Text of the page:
NJ Nets Make Newark Move Official

Mayor Cory Booker hopes to make it permanent

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    NEWSLETTERS

    TK
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    The arrangement is only supposed to last two seasons.

    Even though it's officially only for two seasons, Newark Mayor Cory Booker is hopeful that the NBA has found a permanent home in Newark.

            "We're officially an NBA city now,'' Booker said Friday at the announcement that the New Jersey Nets will move to the Prudential Center beginning next season. "I don't care about Brooklyn or the Meadowlands. The Nets are Newark's team and we're taking full ownership of the Nets. Hopefully, we can prove a point that this city was made for basketball.''
           
    The Nets, New Jersey Devils hockey team and the city of Newark reached an agreement that will allow the Nets to play in Newark for the next two seasons -- or as long as it takes for the franchise to build the proposed Barclays Center in Brooklyn.
           
    Booker is hopeful that Newark can do well with its temporary trial run, much like Oklahoma City did several years ago after Hurricane Katrina forced the New Orleans Hornets to a temporary home. It led to Oklahoma City securing the old Seattle Supersonics franchise, which became the Oklahoma City Thunder.
           
    "Even as the Nets make their way to Brooklyn, we're hopeful that the NBA will think hard about Newark being a city that should have basketball in perpetuity,'' Booker said.
           
    "Basketball is not just a game. Basketball means giving a city tangible hope and energy. Once you see what basketball means to Newark and you see the NBA playing here, you'll see that it belongs here. In fact, NBA stands for 'Newark Basketball Is Awesome.'''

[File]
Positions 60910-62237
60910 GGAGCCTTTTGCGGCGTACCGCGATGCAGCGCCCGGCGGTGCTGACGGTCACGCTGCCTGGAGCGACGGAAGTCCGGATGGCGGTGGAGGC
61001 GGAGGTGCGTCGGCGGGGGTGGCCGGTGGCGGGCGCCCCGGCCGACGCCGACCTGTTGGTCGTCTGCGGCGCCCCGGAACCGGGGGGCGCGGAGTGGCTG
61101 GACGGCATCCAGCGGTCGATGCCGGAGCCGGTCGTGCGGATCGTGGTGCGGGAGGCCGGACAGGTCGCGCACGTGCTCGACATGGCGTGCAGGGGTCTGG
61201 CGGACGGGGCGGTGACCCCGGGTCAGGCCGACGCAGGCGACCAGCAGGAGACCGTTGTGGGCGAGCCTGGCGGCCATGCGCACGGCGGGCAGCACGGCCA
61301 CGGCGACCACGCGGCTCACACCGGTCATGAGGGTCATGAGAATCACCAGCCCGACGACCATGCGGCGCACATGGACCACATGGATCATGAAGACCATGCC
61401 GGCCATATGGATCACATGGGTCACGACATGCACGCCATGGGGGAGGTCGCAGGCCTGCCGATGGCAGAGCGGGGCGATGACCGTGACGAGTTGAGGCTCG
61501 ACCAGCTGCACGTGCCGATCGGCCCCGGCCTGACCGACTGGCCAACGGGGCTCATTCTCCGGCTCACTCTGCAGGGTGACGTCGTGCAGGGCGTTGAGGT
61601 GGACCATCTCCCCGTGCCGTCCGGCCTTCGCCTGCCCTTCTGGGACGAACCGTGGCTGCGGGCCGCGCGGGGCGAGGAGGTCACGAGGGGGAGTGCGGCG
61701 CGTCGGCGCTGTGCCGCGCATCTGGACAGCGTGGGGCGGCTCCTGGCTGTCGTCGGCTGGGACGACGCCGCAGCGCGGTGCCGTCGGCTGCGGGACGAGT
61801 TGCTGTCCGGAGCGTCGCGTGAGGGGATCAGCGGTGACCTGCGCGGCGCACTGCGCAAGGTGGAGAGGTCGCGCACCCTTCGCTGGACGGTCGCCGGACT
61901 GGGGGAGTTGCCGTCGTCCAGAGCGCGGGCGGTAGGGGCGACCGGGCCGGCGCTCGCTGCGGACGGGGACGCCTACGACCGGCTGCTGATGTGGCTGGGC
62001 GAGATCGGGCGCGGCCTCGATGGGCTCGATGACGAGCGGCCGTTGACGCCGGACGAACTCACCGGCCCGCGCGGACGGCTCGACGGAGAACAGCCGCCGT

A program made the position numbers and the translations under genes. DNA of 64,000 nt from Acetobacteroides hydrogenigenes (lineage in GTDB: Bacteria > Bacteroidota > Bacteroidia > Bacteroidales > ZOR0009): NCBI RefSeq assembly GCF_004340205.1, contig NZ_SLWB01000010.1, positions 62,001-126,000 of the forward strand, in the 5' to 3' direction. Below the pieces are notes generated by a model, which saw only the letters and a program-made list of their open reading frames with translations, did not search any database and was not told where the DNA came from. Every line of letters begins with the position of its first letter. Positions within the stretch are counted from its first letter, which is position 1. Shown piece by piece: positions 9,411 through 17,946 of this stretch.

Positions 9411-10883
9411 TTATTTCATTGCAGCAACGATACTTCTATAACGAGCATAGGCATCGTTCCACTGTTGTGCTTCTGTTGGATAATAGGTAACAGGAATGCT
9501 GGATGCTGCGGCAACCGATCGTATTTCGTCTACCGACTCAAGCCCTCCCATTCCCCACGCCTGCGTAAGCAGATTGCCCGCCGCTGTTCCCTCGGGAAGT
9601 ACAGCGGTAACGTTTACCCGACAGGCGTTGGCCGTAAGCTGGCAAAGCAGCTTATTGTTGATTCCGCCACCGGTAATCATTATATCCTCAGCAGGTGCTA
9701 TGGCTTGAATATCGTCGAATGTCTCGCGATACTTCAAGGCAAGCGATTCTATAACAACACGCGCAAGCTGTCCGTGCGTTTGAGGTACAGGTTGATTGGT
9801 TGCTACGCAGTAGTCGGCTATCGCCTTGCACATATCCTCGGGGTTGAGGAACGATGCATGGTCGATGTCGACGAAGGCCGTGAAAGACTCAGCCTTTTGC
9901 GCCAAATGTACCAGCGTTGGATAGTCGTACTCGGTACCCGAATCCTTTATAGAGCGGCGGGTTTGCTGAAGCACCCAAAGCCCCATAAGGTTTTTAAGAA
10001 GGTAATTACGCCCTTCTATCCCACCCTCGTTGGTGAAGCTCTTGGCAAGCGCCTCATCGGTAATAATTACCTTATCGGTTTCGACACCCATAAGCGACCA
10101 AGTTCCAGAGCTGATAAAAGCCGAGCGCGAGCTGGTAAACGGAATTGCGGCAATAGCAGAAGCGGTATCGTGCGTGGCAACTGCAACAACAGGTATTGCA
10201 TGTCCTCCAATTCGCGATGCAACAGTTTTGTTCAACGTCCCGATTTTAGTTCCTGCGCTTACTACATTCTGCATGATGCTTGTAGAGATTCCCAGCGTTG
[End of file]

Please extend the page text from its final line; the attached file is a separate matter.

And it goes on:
Booker even embraced the fact that the Nets currently have the worst record in the NBA at 6-54.
           
    "Newark is America's No. 1 comeback city, and its people never stopped believing in themselves,'' said Booker. "We believe in the Nets and believe that they're going to have a comeback season in Newark next year.''
           
    The Nets remain committed to moving to Brooklyn for the 2012-2013 season, but construction on the new facility has not begun.
           
    For now, the Nets will vacate the Izod Center in East Rutherford, which has been their home since the 1981-82 season.
           
    "The time was right for us to move to Newark before we made our final relocation,'' Nets chief executive officer Brett Yormark said. "This gives our fans the chance to enjoy a state-of-the-art facility and provides our players with a great atmosphere to play.''
           
    Yormark said the move, even though temporary, offers a chance "to refresh the entire franchise.''
           
    The Nets will promote themselves with a new advertising slogan, "It's All New,'' and a new Web site, www.netsallnew.com.
           
    Yormark also announced that Newark residents will be given the opportunity to purchase season tickets next year for a discounted price of $299.
           
    Jeff Vanderbeek, who owns the Devils and Prudential Center, said he had been trying to get the Nets to move to his building for quite some time.
           
    "There wasn't a week that went by where we didn't talk about the Nets and bringing them to Newark,'' Vanderbeek said. "Through the last 10 months, we've had constant conversations and there is a lot of respect between the two franchises. It only bodes well for the future.''
           
    Vanderbeek said he has been working to craft a compatible schedule for the teams as well as Seton Hall basketball, which also plays at the arena.
           
    "We should have something in place to present to the NBA within the coming weeks,'' Vanderbeek said.